Discover nomadic culture, ancient traditions, and contemporary issues in Mongolia on this high school summer abroad program. Participate in the daily life of a nomadic pastoral community and discover how nomadic traditions inform life in urban areas. Visit important Buddhist pilgrimage sites, take lessons in traditional Mongolian arts, and live in a ger — a round, felt-lined tent. At the famous Naadam festival, the biggest national festival in Mongolia, observe competitions in horsemanship, wrestling, and archery.
During your orientation in Ulaanbaatar, Mongolia’s capital, you’ll experience urban Mongolia, take lessons in throat singing and morin khuur playing, and begin your Mongolian language study. In the mountainous Hovsgol province, you’ll complete a community service project such as painting or cleaning a school. Trek on horseback to the ancient, pristine Lake Hovsgol, the second largest freshwater lake in Asia.
The program will then take you to Mongolia’s open grasslands to experience rural life during a homestay with a nomadic pastoral herder family. Here, you’ll help your host family tend livestock and learn from them how to cook traditional meals, prepare various dairy products, and ride horseback. Your experience in Mongolia will draw to a close at the edge of the Gobi Desert, where you’ll see Buddhist temples and meditation caves and learn about Danzan Ravjaa, known as the Lama of the Gobi, at the important pilgrimage site Hamryn Hiid. You and your group will venture into the desert on camels and spend the night sleeping in a ger under the desert sky.
Community Service Certificate: At the conclusion of this program, each participant will earn a community service certificate noting how many hours of community service s/he completed.
Orientation: Ulaanbaatar, 3–4 days
Homestay: Delgerkhaan,* 10 days
Other Accommodations: Hotels, camps, and gers
* Homestay locations can vary.
These are leader bios from summer 2014.
Mila Dunbar-Irwin grew up in northern New Jersey with a love for travel and a passion for wide open spaces, exploration, education, and science. She graduated in 2008 from Yale University with a BA in ecology and headed west to spend the next few years teaching outdoor environmental education, leading backcountry trips for high school students, managing organic farms, and working on wildlife research projects. In 2011, she returned to school at University of California, Davis, where she is completing an MSc in ecology.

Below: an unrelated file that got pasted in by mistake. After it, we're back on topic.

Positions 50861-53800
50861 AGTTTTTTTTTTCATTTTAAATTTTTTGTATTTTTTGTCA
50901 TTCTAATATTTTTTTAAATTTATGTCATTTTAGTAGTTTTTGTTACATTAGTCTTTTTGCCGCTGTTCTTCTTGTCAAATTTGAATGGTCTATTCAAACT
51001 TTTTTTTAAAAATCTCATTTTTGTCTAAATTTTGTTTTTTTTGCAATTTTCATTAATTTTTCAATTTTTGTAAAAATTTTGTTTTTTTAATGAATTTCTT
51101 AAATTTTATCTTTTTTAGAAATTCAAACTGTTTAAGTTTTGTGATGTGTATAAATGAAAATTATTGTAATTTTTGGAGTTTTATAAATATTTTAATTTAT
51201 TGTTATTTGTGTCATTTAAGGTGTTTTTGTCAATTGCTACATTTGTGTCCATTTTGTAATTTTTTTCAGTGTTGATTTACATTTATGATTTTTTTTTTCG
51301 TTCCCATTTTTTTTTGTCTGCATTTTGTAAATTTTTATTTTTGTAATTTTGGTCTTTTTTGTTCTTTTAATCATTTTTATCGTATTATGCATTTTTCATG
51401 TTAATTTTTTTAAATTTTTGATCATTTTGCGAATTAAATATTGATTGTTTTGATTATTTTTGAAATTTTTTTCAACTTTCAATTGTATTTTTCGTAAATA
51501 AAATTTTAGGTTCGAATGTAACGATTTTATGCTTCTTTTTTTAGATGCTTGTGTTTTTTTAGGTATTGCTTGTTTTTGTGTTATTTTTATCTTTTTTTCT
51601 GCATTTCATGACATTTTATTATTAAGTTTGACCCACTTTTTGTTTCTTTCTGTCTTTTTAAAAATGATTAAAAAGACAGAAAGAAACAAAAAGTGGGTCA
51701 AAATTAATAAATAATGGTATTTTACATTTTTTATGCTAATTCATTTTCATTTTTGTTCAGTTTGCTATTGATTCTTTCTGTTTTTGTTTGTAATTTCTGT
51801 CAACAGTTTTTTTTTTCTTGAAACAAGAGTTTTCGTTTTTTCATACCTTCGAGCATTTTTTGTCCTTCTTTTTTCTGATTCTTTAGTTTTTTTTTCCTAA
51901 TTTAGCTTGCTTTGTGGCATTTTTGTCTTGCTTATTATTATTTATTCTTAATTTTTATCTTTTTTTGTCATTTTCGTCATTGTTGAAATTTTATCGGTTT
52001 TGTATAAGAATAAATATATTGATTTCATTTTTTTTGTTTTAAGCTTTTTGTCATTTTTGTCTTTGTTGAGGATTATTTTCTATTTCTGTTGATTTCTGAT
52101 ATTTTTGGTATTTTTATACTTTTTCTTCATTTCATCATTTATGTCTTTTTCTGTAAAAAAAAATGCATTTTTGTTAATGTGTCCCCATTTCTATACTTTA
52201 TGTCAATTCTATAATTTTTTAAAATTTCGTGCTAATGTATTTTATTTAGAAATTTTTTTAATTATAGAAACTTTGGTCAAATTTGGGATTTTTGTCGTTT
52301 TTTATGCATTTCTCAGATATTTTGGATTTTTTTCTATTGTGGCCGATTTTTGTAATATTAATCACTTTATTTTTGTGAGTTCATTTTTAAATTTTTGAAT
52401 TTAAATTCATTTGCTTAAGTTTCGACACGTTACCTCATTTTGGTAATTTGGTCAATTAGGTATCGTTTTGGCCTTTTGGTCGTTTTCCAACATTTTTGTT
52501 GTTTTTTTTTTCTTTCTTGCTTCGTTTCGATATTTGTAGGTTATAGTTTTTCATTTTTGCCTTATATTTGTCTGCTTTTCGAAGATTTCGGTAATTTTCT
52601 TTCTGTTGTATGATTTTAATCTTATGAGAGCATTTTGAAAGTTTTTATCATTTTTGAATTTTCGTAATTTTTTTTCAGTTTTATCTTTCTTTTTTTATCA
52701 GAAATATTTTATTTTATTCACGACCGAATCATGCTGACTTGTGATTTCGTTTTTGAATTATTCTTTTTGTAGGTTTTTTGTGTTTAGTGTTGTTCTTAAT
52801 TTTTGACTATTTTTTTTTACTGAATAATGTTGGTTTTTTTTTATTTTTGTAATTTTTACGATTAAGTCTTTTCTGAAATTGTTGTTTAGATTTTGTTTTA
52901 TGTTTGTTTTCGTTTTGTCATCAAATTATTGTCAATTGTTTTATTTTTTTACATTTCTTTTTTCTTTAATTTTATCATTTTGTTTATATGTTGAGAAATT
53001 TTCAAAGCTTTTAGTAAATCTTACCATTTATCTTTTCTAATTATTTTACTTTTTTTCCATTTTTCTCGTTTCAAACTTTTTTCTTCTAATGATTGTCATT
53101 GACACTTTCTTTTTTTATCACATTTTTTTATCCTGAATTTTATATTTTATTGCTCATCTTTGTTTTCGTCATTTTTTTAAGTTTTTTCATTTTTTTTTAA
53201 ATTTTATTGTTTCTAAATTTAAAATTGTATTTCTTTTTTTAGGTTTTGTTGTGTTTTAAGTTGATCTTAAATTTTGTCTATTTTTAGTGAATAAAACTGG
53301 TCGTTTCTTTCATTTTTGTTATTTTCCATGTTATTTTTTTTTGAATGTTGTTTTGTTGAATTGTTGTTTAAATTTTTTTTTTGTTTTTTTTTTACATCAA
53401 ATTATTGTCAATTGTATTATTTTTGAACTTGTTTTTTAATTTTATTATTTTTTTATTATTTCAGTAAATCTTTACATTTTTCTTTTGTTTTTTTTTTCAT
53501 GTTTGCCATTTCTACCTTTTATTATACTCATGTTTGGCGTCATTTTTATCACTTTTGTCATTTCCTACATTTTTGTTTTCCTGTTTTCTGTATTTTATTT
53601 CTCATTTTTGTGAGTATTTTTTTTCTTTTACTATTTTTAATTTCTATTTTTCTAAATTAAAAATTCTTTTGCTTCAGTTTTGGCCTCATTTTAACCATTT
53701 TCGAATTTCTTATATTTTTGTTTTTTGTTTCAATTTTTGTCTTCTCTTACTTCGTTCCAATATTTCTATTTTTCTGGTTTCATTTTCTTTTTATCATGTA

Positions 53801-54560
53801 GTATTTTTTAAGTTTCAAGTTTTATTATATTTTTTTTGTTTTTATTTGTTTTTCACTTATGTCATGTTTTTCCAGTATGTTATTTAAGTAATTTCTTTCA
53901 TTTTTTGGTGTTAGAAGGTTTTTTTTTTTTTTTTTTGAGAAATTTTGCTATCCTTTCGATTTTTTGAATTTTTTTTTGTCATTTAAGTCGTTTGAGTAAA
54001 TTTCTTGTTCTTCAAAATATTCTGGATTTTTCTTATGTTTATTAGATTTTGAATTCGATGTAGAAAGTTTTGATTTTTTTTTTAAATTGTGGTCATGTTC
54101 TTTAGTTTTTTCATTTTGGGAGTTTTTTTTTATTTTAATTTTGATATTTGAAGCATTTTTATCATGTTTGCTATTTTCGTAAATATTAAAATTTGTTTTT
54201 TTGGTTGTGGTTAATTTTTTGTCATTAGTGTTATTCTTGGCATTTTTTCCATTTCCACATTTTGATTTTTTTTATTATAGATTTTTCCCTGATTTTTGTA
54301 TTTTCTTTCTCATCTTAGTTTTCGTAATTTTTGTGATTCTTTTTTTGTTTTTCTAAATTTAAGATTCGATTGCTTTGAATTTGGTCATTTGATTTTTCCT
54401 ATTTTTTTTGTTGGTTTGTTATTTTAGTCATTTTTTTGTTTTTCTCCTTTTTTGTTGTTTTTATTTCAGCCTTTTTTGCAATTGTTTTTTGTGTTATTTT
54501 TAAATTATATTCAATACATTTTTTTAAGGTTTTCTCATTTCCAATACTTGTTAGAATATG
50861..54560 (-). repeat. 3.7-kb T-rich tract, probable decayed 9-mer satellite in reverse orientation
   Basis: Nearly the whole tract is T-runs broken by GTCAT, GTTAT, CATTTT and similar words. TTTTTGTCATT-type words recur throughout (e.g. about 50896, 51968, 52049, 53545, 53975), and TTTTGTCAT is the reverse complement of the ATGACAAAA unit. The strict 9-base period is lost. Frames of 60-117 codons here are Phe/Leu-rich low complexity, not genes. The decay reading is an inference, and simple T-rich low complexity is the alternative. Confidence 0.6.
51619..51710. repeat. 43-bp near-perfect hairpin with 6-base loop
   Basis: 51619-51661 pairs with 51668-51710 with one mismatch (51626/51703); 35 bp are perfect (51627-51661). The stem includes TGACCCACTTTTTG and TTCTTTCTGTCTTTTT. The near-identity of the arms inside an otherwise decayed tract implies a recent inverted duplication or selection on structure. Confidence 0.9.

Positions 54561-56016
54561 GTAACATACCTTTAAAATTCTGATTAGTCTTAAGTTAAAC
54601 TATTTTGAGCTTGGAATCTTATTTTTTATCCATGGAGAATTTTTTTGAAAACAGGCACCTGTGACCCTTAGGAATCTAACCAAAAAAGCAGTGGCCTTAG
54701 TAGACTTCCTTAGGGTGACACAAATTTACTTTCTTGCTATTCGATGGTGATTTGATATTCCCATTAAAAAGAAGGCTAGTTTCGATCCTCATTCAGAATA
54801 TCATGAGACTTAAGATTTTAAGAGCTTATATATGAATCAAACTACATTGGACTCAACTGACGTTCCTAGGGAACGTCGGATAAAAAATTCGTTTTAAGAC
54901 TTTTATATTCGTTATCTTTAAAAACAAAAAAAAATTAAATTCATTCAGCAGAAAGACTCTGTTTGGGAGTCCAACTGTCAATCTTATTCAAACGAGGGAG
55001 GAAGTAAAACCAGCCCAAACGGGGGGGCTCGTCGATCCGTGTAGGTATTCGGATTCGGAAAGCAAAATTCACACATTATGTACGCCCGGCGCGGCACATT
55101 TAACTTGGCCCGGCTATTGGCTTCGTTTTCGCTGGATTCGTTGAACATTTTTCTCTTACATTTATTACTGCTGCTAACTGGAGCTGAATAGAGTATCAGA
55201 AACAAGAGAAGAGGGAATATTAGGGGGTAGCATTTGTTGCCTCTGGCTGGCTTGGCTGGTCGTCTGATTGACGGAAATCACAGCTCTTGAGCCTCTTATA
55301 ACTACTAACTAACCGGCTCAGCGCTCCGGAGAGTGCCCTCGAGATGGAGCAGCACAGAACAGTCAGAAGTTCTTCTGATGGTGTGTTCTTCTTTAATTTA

Mila has traveled all over the world, beginning in 2006 with a solo trip to Central America. She spent a semester in Botswana with SIT Study Abroad in 2008 and then spent two months working on a research project in South Africa. She has also traveled to South America, England, Western Europe, New Zealand, and Hong Kong, as well as all over the US and Mexico. Mila is passionate about environmental sustainability, poverty alleviation, and forward-thinking development and loves to do anything outside in her off time, particularly if it involves good friends and her dog, Finn.
A Vermont native, Emily Wheeler graduated from Middlebury College in 2007 with a BA in sociology/anthropology and a minor in environmental studies. From 2007 to 2011, she worked for a variety of schools and youth development programs in Vermont, Boston, and California. In 2013, she completed her MEd in community education at Goddard College. She then spent a year in Hawai‘i, working at a horticulture therapy program for adolescents and young adults.
Emily first spent significant time abroad as a student with SIT Study Abroad in Mongolia, where she returned in summer 2014 to lead The Experiment’s Mongolia program. Besides her love for adventure and sharing in new cultures, Emily is passionate about organic agriculture and cooking, sustainability, and community development. Emily is now the director of Admissions at The Woolman Semester School, a high school program focused on social justice and sustainability, located in the Sierra Foothills of California.
I really like my host family.… I loved helping out around the ger whenever it was needed and experiencing a different culture hands on and without any distractions. My relationship with my family was pretty strong, especially with my siblings. They all made me really feel like another kid in the family. I learned that I take everything, even the simple things like a toilet, for granted back home. It takes a lot of work to get things done at the homestay. I had to lug water up from the river, and I have a greater appreciation for my own home and everything my parents provide me. But they make it work, they have a system for everything, and it’s nice to sometimes have a pattern every day.
Shelby Scoggins, Bigfork High School
In the Gobi Desert, we walked for hours with no particular destination and discussed our lives while watching the sunset. Coming from the busy and hectic New York City, I had seen nothing as calm and open like the Gobi. I lost of track of time, just looking out into the blue sky and neverending desert. At night, the group went outside and lay under the countless stars. We pointed out constellations and wished upon occasional shooting stars, laughing and telling each other to be quiet and linking arms so we could look at the beautiful sky in silence but know there was someone right next to us in the dark and vast desert. Painting the walls of a school in Sainshand, a small town on the edge of the Gobi, was a very rewarding community service experience. The children at the school were very welcoming, and we all tried to communicate with one another by playing games, reading books, and attempting to learn a Mongolian dance. Knowing that we were painting the schools for the kids and that it would put a smile on their warm faces was very gratifying.
Mitsuki Nishimoto, Spence School